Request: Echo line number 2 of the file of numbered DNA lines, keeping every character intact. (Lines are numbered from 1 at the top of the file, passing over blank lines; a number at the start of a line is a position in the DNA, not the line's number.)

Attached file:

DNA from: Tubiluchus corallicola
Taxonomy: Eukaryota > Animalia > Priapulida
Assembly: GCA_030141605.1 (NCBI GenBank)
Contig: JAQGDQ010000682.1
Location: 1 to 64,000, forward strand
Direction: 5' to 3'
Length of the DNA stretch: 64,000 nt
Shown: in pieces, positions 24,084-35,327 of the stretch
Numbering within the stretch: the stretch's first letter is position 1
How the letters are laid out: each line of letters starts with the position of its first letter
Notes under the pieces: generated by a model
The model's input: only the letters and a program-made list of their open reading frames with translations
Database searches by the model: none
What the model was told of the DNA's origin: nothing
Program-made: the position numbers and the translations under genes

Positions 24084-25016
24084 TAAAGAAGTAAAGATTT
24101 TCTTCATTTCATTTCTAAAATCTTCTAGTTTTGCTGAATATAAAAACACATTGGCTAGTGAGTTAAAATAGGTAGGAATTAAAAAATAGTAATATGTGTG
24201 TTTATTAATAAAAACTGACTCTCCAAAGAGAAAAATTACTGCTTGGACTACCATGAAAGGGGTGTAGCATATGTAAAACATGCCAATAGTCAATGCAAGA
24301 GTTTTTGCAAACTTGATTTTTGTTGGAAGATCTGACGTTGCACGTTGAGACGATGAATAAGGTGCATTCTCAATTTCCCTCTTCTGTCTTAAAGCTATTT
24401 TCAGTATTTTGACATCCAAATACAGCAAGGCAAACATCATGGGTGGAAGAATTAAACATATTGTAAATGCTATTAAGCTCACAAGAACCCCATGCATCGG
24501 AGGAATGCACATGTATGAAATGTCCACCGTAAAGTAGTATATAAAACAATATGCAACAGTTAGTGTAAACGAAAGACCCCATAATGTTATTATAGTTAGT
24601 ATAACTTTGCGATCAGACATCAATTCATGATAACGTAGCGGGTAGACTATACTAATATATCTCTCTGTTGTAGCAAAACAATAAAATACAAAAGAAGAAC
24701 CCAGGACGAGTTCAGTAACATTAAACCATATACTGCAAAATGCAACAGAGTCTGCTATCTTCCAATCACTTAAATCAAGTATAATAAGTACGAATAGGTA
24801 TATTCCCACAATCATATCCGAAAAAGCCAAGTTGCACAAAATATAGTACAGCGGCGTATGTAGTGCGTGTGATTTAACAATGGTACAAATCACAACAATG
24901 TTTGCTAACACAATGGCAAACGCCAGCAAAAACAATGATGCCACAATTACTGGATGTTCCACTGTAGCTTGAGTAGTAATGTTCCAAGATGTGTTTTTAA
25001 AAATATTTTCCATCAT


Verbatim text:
Taxonomy: Eukaryota > Animalia > Priapulida